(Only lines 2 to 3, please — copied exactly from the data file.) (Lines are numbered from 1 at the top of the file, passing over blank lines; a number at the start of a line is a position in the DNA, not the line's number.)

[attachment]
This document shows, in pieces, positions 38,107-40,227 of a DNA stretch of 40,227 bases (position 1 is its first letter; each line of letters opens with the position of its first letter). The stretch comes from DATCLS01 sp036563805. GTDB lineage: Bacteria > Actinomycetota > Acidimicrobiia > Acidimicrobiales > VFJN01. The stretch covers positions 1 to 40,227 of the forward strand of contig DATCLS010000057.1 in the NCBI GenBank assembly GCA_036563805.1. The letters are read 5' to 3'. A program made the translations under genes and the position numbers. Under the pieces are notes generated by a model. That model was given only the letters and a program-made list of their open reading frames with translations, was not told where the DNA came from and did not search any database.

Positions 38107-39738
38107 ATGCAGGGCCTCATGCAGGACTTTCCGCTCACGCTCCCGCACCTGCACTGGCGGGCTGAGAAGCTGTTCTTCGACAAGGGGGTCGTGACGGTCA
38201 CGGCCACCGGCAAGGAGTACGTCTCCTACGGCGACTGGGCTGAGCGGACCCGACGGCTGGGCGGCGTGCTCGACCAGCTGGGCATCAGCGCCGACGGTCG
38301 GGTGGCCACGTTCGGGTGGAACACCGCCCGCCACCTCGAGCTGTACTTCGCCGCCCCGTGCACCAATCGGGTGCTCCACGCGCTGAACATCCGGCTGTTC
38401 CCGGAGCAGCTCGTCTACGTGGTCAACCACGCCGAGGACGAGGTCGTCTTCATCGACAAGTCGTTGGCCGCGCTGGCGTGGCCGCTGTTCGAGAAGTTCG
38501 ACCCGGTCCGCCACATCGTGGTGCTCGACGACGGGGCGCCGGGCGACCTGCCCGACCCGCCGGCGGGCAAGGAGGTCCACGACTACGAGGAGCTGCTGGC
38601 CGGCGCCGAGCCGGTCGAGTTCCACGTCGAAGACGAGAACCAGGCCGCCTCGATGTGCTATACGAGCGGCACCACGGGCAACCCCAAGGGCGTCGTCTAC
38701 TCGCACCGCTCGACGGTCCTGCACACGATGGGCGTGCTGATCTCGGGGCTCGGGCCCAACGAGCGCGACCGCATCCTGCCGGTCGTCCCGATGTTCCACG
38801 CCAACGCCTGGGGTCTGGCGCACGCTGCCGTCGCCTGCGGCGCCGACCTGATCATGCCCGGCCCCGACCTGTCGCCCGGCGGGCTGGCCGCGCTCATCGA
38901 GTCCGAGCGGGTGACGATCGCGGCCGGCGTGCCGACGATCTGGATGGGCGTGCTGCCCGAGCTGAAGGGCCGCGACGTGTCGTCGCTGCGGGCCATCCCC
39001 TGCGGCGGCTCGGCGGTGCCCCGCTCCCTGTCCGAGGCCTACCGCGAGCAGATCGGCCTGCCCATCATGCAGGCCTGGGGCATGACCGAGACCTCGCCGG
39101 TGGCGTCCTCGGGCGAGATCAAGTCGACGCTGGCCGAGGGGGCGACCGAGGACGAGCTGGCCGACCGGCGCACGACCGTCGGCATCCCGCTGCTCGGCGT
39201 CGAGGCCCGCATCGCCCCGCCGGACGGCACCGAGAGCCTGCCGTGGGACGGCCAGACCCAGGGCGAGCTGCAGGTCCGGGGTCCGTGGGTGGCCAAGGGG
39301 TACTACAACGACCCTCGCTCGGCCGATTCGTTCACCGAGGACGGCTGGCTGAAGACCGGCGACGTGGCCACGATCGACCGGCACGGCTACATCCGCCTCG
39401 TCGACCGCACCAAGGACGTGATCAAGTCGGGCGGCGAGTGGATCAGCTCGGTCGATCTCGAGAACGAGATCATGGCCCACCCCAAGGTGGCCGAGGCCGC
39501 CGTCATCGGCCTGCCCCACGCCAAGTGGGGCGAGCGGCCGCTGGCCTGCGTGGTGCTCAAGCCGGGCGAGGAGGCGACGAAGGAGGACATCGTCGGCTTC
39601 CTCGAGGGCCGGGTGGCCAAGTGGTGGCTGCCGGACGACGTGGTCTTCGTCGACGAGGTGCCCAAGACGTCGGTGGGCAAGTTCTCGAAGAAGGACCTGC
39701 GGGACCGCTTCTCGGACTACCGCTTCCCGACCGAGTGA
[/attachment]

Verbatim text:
Positions 38107-39738
38107 ATGCAGGGCCTCATGCAGGACTTTCCGCTCACGCTCCCGCACCTGCACTGGCGGGCTGAGAAGCTGTTCTTCGACAAGGGGGTCGTGACGGTCA